MH: The MPSN consists of an executive steering committee and an advisory board, both elected annually by the chairs of the local sustainability groups at MPIs. Chairs of local groups are determined by the groups’ own democratic processes. Also, the MPSN has working groups on specific topics and resources on the network level, which is constituted by general network members (any MPG affiliate can join). In practice, not all network members are members of local groups, and not all local group members are network members. There is no hierarchy in the steering committee, currently consisting of four people, but a sharing of responsibilities. My tasks as member of the steering committee include membership management and overseeing our website.

Members of the MPSN include students and researchers of all levels of seniority as well as technical and administrative staff. How does the network work with and benefit from this diversity?

MH: Currently, 55% of the network are scientific staff, 5% technical staff, and 40% administrative staff. 63% of the scientific personnel are Master’s students or PhD candidates, 18% researchers with non-permanent positions, and 19% permanent staff. The various skillsets and backgrounds that are represented in our network complement each other, for example, for organizing events and reaching out to and getting buy-in from various groups, such as internally interacting with the administration and upper management.

What do you consider the most important activities of the MPSN? What are your goals in the near future?

SL: Our main goals are to lobby for a research environment that can be sustained without causing harm to the world’s ecosystems and to coordinate local grassroots groups at the individual Max Planck Institutes. Regarding the first goal, we believe that research fulfills an incredibly important role in society, but currently also causes harm—we are convinced that it is possible to change and optimize the research environment in a way that protects ecosystems and mitigates climate change. We want to push for these changes and monitor their implementation. In the near future, one of our main concerns is therefore to ensure regular CO2 assessments in the Max Planck Society that will let us assess and quantify our progress towards becoming a sustainable research organization.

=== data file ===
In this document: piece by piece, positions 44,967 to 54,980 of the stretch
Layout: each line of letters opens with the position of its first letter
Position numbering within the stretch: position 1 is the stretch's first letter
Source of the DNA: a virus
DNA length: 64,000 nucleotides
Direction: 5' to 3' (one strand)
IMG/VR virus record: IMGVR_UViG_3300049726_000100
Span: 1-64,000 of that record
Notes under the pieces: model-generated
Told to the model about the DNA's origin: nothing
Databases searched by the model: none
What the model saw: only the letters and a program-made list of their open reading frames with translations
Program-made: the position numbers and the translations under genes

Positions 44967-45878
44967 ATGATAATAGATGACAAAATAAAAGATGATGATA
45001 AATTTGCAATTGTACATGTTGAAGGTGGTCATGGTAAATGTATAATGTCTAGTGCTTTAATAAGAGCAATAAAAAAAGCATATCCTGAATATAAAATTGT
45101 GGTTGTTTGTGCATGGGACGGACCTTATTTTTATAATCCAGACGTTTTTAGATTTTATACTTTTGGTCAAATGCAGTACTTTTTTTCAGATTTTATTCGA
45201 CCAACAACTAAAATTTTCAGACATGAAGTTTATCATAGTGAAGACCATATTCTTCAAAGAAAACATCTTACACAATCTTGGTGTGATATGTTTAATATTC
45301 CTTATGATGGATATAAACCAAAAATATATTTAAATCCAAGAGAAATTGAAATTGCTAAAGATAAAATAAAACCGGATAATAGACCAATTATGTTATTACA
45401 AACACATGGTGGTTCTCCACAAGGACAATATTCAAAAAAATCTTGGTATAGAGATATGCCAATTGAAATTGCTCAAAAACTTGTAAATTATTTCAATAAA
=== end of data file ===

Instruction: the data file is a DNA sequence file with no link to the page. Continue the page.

Many such changes are already being proposed and implemented by the local sustainability groups in our network and our second goal is to provide an umbrella organization for their efforts. We see our role as providing support, facilitating the exchange of knowledge and experiences between these groups, and coordinating communication. Finally, both of these goals rely on us raising awareness for the topic of sustainability in the first place. We do this through a variety of measures—we are talking to member of the General Administration, speakers present innovative solutions for sustainable research in our webinars, and local groups are establishing sustainability as a topic on their individual institutes' agendas.

The structure of the Max Planck Society is similar to that of the Czech Academy of Sciences, with loose central management and independent institutes. Where should sustainability efforts be directed in such a setting?

SL: In our experience, it is crucial to act at both levels within this organizational structure that the MPG and the Czech Academy both share. This need is reflected in our organization’s framework, which is modeled after this two-pronged structure of the MPG: On the one hand, we have the independent local sustainability groups which work together with the independent institutes, on the other hand, we have the overarching network that integrates these efforts and addresses its communication at central management. The General Administration sets the bureaucratic frameworks for how research can be organized within the MPG—for example, reimbursement policies for business trips cannot be changed without the General Administration’s support and action. The local institutes, in turn, make many of the decisions about which issues are prioritized and how funds are used—for example, installing solar panels on our roofs to source renewable energy necessarily requires the support and action of institute’s directors and heads of administration. We see our two-pronged structure as an advantage that allows us to push for change at all levels of the MPG, with the aim of transforming our entire institution into a sustainable research organization.


Domain is owned by the Institute of Mathematics of the Czech Academy of Sciences.


  • Zuzana Harmáčková
  • Jan Hladký
  • Vojtěch Pravda
  • Tereza Stöckelová
  • Kamil Vlček